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If there is any sane reason to ignore trailing blanks in varchar comparisons, why doesn't that apply to tab-characters too ?

On SQL Server I get

SELECT
    case when '' = ' ' then 'true' else 'false' end, 
    case when '' = CHAR(9) then 'true' else 'false' end

yields

---- -----
true false

Is this a problem of the ANSI specification or a problem of the SQL Server implementation?

Edit:

I do not have access to the text of the specification. I only see it mentioned in this answer. I can't tell if it addresses only blanks or if it refers to whitespace in some vague sense.

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You have the ANSI 92 text in my answer in case you didn't see. I quote it often... –  gbn Dec 22 '11 at 19:08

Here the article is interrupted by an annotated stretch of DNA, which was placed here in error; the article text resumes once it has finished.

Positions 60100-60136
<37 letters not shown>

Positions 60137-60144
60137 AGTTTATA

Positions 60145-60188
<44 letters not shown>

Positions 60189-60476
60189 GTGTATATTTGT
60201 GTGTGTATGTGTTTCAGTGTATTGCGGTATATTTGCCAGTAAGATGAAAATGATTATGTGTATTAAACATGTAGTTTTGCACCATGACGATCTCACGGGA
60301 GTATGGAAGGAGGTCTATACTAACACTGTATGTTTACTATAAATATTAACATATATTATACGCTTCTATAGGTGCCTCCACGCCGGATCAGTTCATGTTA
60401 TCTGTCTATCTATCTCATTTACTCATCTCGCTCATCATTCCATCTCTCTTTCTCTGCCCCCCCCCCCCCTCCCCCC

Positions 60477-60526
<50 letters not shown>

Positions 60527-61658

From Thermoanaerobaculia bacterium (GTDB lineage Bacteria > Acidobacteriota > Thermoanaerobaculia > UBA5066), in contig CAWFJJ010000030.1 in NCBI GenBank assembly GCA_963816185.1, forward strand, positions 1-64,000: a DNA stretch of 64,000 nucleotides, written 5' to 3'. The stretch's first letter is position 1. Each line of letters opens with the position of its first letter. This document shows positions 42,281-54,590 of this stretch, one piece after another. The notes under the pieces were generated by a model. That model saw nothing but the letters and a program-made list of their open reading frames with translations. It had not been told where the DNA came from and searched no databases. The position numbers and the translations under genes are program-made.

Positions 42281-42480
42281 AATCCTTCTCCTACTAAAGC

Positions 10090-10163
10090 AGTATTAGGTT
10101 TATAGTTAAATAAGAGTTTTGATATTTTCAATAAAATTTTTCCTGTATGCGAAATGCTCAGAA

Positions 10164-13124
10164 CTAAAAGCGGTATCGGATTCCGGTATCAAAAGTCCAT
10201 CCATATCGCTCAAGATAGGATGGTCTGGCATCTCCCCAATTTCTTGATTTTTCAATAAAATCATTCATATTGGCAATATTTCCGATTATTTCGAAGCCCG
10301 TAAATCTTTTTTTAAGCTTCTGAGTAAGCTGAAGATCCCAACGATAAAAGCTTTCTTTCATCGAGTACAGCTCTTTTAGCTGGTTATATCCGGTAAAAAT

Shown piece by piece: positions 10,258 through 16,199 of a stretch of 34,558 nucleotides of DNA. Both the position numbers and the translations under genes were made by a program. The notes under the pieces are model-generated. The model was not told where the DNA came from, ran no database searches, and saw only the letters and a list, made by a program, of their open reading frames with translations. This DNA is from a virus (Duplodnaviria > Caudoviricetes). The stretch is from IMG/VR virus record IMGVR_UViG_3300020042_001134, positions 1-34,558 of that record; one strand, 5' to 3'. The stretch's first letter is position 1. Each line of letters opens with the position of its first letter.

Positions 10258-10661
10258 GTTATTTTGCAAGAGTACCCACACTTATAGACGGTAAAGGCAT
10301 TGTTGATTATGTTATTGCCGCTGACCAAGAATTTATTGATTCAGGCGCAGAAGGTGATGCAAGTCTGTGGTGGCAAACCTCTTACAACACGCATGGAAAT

Yes thanks. That helps a lot. –  bernd_k Dec 22 '11 at 19:15

1 Answer 1

up vote 1 down vote accepted

The same code above on MySQL 5.5 gives the same result

Tab isn't "space", it is a character.
The same applies to hard/non-breaking space (char(160) in "normal" collations)

The ANSI-92 standard states in 8.2. item 3.a

If the length in characters of X is not equal to the length in characters of Y, then the shorter string is effectively replaced, for the purposes of comparison, with a copy of itself that has been extended to the length of the longer string by concatenation on the right of one or more pad char- acters, where the pad character is chosen based on CS. If CS has the NO PAD attribute, then the pad character is an implementation-dependent character different from any char- acter in the character set of X and Y that collates less than any string under CS. Otherwise, the pad character is a <space>.

CS is "collating sequence". I'll assume no collation uses tab or non-breaking spaces as padding characters. So space it is...

Note that LIKE is section 8.5 (I mention this because of your previous question)

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